Today’s “Minute Monday” video gives you a health tip to aid in healthy fat loss. Watch the video for a one minute synopsis about how to use the “thermic effect of feeding” to help you lose fat today.

The thermic effect of feeding (TEF), also known as diet induced thermogenesis, is the amount of energy above baseline that you spend metabolizing substances you consume.

In reviewing the studies conducted on thermogenic foods, it appears that there are 3 main reasons that they help with weight management and fat loss.

  1. They increase energy expenditure over a 24 hour period.
  2. They increase satiety, and lead to lower food intake at subsequent meals.
  3. They increase fat oxidation.

The Thermic Effect of Protein

All foods have a thermic effect, but studies have shown that some are more thermogenic than others. For example, protein can have 2-5x the thermic effect of the other macronutrients, carbohydrate and fat. One study showed that about 14% of the calories in whey protein contribute to thermogenesis.

The Thermic Effect of Capsaicin

Foods containing capsaicin, such as spicy peppers, have also shown promise for aiding in fat loss. Capsaicin is effective in both elevating the metabolic rate of study subjects, and actually decreased the amount of food study participants consumed in subsequent meals after ingestion. It also increased their rate of fat oxidation.

It appears that just 3g of chili peppers per day provided enough capsaicin to illicit a response in study subjects. This equates to about 1/2 tablespoon of chili peppers per day. Spicier peppers have a higher concentration of capsaicin and would require a smaller total dose to be effective.

To easily get more capsaicin in your diet, you can add a small amount of cayenne or dried chili powder to meals that you cook, or start using spicy, unsweetened hot sauce as a condiment regularly.

The Thermic Effect of MCT Oil

Fat has the lowest thermic effect of all the macronutrients. However, studies on the thermic effect of MCT oil are promising. One study showed a 16% increase in energy expenditure over baseline, and another showed that just 1 tablespoon increased energy expenditure by 135 calories. The latter study also found that 2 tablespoons of MCT oil was effective in increasing energy expenditure by 475 calories over baseline when measured over a 24-hour period.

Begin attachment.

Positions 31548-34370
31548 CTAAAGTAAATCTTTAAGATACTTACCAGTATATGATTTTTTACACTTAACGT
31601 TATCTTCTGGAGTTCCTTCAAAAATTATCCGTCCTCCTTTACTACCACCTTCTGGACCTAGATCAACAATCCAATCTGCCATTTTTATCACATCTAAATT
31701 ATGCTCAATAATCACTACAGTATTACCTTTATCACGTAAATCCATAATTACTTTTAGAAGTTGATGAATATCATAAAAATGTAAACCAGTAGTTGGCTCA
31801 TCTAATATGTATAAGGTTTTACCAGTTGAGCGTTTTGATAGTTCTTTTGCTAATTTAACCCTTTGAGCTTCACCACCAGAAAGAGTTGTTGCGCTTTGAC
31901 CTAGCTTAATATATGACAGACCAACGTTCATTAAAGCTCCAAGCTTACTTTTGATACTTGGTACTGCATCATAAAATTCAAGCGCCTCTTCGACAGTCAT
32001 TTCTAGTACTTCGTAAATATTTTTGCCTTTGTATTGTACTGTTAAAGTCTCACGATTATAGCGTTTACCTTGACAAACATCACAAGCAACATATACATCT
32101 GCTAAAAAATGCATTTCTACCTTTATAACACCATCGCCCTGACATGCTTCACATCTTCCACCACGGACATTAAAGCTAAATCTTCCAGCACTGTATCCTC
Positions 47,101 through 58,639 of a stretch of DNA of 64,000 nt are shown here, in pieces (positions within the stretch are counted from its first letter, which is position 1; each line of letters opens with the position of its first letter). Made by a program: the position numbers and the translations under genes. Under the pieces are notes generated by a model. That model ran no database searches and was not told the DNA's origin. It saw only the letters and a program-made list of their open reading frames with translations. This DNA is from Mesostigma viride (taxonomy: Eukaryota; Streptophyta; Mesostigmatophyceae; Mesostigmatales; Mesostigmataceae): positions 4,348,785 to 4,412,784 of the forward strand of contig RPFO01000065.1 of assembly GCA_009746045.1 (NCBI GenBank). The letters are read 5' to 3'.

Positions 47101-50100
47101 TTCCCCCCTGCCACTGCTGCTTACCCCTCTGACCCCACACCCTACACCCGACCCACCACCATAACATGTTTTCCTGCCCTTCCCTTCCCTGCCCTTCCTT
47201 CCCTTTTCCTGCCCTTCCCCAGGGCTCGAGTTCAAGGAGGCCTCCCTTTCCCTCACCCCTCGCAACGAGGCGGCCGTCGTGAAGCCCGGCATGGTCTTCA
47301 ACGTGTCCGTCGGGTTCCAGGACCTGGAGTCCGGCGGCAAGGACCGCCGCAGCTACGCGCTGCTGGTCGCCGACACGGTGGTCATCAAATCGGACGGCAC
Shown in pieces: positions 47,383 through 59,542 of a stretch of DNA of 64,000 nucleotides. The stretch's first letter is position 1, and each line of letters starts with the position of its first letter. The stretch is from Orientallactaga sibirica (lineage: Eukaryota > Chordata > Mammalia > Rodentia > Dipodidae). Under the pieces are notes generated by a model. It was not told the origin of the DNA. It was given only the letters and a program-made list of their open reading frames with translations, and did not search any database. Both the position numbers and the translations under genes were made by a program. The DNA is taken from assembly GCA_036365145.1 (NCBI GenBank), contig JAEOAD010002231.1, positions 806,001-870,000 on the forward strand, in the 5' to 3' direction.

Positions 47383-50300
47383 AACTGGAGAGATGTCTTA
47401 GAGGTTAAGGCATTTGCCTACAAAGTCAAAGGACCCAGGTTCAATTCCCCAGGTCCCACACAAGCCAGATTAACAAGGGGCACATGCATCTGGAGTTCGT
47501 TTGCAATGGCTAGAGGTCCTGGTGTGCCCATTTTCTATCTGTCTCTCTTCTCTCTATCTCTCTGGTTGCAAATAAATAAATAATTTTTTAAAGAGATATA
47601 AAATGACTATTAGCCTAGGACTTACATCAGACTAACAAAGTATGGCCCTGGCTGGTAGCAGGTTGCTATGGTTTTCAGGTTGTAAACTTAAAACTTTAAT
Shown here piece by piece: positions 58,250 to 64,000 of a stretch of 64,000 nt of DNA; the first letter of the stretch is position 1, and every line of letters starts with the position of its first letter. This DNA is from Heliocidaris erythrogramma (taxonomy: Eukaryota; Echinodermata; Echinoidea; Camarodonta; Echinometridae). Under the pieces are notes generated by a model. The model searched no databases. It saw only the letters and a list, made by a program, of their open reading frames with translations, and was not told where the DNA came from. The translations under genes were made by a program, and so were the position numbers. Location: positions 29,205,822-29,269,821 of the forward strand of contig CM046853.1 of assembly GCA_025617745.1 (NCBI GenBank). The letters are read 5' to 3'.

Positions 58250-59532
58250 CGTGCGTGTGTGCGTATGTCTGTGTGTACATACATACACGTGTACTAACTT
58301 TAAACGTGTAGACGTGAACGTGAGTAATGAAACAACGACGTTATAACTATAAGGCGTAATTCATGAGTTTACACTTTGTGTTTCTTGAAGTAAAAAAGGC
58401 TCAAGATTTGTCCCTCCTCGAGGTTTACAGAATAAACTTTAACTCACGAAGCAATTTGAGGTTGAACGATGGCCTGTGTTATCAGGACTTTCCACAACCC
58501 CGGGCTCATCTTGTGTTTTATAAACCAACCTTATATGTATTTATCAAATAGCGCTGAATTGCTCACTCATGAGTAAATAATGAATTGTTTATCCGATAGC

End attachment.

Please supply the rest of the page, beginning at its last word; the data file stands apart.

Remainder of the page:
MCT Oil is easily accessible on Amazon, but for those who want to get MCT’s (medium chain triglycerides) from whole food sources- your best bet is coconut oil or coconut meat. However, MCT oil is about 6 times as concentrated in the beneficial MCTs than coconut oil.

So, to take advantage of TEF of MCT oil, you can start adding 1-2 tbsp of MCT oil to your smoothies, coffee, tea, or as I’ve been doing lately adding it to my rice.

The Thermic Effect of Water

Just one half liter of room temperature water is enough to raise your metabolic rate by 30% according to one study. This only equates to about 20 calories, but the colder the water, the higher the effect on energy expenditure.

The reason is, your body has to generate heat energy to bring raise the water temperature from cold to body temperature. This requires energy, and it usually comes in the form of fat oxidation.

In his book, the 4 Hour Body, author Tim Ferriss recommends drinking 1.5 liters of ice water first thing in the morning. I suggest starting by putting about 1 liter of water in the fridge before you go to sleep, and upon waking, drinking it. From there, you can make the water colder with ice if you can tolerate it, or increase the volume of water you consume.

Other Thermogenic Foods

There are other foods which have been shown to have a minor thermogenic effect.

EGCG found in green tea has been shown to have a minor effect on fat oxidation, but only at high doses (about 500mg). It would take multiple cups of green tea to achieve this intake. It is easier to achieve with Green Tea Extract supplements. It also appears that the thermic effect is not as prevalent in subjects who regularly consume caffeine.

One study found that 2 grams of dry ginger dissolved in water at breakfast showed a small thermic effect in subjects in one study, and minimal effect in another which found that a palatable portion of mustard had a higher effect. Based on these findings, adding ginger to your water, or using mustard as a condiment may help control food intake at subsequent meals and increase energy expenditure.

When to Use Thermogenic Foods

Although the thermic effect of feeding is a great tool to have in your fat loss toolbox, if the rest of your diet is not dialed in, it will not be effective. You should instead be focused on establishing solid dietary habits.

If you have already seen progress with improved eating habits, adding or substituting thermogenic foods into your diet can be an effective tool to accelerate your fat loss.